Charged Up Exports

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The Semiconductor and Electronics Industries in the Philippines, Inc (SEIPI) stated on October 9 that it expects to earn $32bn this year, up from last year's total of $29.6bn. While this is not as high as originally anticipated, global demand has been strong and appears set to continue.

Originally SEIPI had anticipated growth of 10% for the year but due to power costs and the rising value of the peso, the projection target was revised to 5% to 8%.

"Global growth is at 1.8% to 5%, 6% maximum for the year. In the Philippines, we narrowed the band. However, demand is there," SEIPI Chairman Arthur J Young told local media.

SEIPI President Ernesto B Santiago agreed, "There's still strong demand for these segments. We just adjusted the targets to be more realistic. But 8% is attainable."

Young added that growth would be motivated by a global demand for consumer electronics, specifically for the personal computer market.

Worldwide PC shipments hit 61.1m units during the second quarter of 2007, an 11.7% increase from the same period last year, according to industry analysts.

The National Statistics Office reported that total exports for the Philippines from January to August this year were $32.3bn, up 4.8% from the same period last year. Electronic products represented over 62% of that total, earning $20.5bn. Semiconductors are clearly the most important output of the country's electronics industry, accounting for about three quarters of this sector's export value. For the January to August time period semi-conductor exports were up 6.8%.

While the numbers seem to be going in the right direction, there is much concern over the sustainability of this trend. Industry experts predict that $150m of additional investments per year within the semiconductor industry will be lost if the Japan-Philippines Economic Partnership Agreement (JPEPA) is not ratified. Although the president is in support of the agreement there has been much opposition from the senate, which is poised to block its progress.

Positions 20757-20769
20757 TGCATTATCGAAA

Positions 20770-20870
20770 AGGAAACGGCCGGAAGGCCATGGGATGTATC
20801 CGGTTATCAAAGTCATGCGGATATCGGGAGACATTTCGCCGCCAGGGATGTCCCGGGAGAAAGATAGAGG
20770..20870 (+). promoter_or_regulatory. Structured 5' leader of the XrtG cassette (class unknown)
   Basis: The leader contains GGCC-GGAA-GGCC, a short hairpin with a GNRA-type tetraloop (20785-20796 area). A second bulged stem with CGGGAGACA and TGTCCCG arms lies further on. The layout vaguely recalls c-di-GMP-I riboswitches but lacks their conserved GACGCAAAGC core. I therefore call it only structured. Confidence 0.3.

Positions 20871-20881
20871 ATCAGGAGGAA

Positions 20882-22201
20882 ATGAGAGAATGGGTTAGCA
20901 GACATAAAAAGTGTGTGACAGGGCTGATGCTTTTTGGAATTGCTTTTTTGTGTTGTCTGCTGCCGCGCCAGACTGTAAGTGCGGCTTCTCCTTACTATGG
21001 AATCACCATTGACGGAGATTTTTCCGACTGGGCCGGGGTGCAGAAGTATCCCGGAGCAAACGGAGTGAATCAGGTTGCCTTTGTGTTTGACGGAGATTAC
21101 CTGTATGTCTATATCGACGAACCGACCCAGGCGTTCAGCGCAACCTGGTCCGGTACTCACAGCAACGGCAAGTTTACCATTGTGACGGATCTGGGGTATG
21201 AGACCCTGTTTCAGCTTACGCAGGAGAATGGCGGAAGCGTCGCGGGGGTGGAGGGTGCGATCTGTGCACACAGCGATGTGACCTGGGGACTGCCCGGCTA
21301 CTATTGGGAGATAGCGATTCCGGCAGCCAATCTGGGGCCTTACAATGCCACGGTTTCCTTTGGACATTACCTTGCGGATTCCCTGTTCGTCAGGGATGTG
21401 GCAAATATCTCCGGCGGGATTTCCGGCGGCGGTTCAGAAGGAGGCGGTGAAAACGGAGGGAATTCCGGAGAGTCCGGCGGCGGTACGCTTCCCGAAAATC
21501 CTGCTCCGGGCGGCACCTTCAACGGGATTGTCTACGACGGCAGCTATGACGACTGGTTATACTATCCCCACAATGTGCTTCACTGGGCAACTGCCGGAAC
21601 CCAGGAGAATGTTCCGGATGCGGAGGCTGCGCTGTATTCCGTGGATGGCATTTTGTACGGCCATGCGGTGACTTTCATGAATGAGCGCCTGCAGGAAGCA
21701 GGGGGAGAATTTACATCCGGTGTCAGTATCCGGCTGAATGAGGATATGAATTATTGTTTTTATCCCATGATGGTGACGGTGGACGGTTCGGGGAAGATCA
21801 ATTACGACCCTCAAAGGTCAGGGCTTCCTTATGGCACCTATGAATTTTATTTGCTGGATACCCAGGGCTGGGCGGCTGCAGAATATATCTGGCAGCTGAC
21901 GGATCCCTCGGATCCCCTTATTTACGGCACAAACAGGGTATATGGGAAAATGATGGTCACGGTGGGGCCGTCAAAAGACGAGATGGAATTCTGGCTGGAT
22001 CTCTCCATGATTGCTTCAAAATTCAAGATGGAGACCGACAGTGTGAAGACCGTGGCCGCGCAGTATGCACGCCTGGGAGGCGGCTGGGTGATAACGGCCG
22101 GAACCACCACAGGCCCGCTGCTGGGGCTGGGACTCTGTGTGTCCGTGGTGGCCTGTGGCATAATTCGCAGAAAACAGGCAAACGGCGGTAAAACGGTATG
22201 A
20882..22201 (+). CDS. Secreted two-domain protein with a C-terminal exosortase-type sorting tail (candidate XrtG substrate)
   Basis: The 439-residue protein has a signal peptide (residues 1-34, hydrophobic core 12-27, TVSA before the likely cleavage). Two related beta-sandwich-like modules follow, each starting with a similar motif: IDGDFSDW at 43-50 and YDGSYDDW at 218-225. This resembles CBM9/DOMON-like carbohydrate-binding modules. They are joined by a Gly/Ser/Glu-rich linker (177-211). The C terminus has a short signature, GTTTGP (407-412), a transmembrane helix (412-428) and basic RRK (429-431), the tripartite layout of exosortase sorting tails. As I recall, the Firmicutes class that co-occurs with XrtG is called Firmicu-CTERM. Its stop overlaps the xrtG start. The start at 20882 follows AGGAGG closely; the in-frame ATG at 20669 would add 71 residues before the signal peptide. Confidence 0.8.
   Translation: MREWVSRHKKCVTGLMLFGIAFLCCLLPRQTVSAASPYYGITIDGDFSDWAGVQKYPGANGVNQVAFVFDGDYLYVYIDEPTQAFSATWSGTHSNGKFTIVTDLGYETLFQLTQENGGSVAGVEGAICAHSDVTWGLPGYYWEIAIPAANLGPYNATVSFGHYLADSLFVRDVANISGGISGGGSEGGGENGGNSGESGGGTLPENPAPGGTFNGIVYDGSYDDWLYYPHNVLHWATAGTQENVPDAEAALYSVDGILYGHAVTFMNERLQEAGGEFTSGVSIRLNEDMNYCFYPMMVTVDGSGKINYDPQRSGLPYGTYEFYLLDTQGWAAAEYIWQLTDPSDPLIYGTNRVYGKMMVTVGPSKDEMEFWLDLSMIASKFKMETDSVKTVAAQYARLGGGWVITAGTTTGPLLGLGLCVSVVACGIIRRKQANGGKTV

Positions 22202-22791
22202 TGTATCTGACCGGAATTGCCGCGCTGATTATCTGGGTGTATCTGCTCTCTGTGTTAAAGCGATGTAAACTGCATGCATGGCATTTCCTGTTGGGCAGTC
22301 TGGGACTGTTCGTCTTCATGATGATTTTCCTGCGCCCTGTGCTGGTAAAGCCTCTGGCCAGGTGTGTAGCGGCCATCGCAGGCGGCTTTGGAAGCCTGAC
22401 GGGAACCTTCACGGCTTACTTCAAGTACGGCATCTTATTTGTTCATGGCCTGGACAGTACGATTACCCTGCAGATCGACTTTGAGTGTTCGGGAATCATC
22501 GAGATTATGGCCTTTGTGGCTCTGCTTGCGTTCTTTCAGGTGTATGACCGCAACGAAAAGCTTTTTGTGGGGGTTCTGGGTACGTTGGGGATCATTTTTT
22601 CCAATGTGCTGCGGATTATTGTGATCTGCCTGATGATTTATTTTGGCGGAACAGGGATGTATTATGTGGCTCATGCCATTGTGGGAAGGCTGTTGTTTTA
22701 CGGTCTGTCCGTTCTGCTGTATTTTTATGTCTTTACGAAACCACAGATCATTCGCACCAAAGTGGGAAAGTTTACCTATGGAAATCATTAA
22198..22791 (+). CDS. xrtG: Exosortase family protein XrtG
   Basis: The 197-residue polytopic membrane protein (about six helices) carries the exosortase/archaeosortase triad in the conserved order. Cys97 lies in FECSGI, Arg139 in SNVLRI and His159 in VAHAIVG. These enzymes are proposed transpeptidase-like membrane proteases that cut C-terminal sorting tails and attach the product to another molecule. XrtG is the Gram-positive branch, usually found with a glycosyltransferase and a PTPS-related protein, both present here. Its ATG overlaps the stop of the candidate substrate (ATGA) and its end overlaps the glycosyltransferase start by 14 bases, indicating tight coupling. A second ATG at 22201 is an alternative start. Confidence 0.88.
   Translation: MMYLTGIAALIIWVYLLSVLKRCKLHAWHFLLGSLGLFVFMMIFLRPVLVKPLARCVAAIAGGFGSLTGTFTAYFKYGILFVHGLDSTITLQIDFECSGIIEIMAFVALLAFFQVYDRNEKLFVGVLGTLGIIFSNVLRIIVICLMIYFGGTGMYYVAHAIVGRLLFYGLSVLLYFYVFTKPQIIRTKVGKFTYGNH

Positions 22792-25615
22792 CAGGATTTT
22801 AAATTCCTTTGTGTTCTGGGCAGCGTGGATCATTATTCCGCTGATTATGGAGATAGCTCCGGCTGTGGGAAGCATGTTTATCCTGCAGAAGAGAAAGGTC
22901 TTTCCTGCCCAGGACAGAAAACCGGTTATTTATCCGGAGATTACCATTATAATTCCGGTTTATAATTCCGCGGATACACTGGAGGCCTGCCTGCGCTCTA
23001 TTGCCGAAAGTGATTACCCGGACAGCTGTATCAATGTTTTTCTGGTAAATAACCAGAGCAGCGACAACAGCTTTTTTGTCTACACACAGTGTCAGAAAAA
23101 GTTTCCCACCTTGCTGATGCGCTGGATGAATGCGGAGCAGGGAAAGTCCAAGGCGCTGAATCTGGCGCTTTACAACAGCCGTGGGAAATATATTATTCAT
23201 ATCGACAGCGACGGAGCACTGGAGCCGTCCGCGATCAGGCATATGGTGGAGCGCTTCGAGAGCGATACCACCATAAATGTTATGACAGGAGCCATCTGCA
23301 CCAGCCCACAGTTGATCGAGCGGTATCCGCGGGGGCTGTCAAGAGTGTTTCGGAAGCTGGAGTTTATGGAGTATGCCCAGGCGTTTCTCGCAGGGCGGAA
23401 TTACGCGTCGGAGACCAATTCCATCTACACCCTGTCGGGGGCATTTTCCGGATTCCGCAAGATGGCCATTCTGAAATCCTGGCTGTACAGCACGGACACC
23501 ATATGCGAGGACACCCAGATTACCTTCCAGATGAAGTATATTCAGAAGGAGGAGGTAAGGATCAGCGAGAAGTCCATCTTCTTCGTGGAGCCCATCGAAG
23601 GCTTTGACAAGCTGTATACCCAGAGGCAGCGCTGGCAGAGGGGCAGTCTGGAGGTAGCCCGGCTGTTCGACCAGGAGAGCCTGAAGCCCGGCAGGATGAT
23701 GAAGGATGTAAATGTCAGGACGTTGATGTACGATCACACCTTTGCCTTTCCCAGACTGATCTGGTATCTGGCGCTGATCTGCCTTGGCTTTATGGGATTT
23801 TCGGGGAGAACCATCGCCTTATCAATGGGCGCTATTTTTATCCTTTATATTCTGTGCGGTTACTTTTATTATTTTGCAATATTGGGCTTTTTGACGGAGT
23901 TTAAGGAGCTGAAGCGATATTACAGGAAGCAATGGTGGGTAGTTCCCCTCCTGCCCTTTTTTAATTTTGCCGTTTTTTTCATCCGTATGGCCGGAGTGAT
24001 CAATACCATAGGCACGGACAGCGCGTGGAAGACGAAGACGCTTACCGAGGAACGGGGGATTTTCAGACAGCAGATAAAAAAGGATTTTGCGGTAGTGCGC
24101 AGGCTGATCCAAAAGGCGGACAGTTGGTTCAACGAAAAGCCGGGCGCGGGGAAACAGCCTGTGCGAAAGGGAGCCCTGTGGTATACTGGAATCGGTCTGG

Senators, including, Miriam Santiago are still unclear as to the benefits of the JPEPA.

"Our economic relations with Japan are already proceeding on an even field, what will JPEPA add to the present economic relationship, considering all the concessions that we are making for Japan?" Santiago told local media.

Supporters of the partnership agreement sent a joint manifesto earlier this week to the senate in order to sway a few more votes in their direction. It was signed by various members of the business, labour and private sectors as well as association leaders, including SEIPI's Santiago.

"If the Philippines is not part of the bilateral trade agreement, we will not be on the radar screens of these companies and we will not be an investment destination," he said.

Sergio R Ortiz-Luis Jr, president of the Philippine Exporters Confederation, said that without JPEPA, Japan could impose higher duties on products from the Philippines than it does for other countries that have economic partnership agreements with Japan.

Currently, Indonesia, Malaysia and Singapore have such agreements with Japan while Thailand is scheduled to sign one next month.

Ortiz-Luis added that some Japanese companies have already opted not to settle in the Philippines and have located elsewhere as a result of the uncertainty regarding the agreement.

Alberto A Lim, executive director of the Makati Business Club, one of the signatories of the manifesto, told OBG, "We have to be a part of this process. We cannot leave ourselves out of this co-operation. We will lose a lot of benefits to be gained in this agreement."

Currently, Japan is the second-largest export market for the Philippines at 14%. The US is first at 18%.

The JPEPA is seen as a countermeasure to another developing challenge faced by the export market. The appreciation of the peso has also made it very difficult for exporters who price their goods in dollars as a strong peso diminishes their earnings. On January 1 the peso was trading at 49.146 against the dollar and is now at 44.367.

Exporters have been asking the central bank to intervene and slow the rise of the peso. The bank has publicly maintained its policy of allowing market forces to dictate the level of the exchange rate and instead has urged exporters to hedge against volatility by tapping forward contracts.

Despite the uncertainty of the JPEPA and a rising peso, over $1bn will be invested this year in the electronics industry. A large slice of the investment inflow will come from US-based Texas Instruments, which will contribute $400m as it expands its assembly and test operations in the country.

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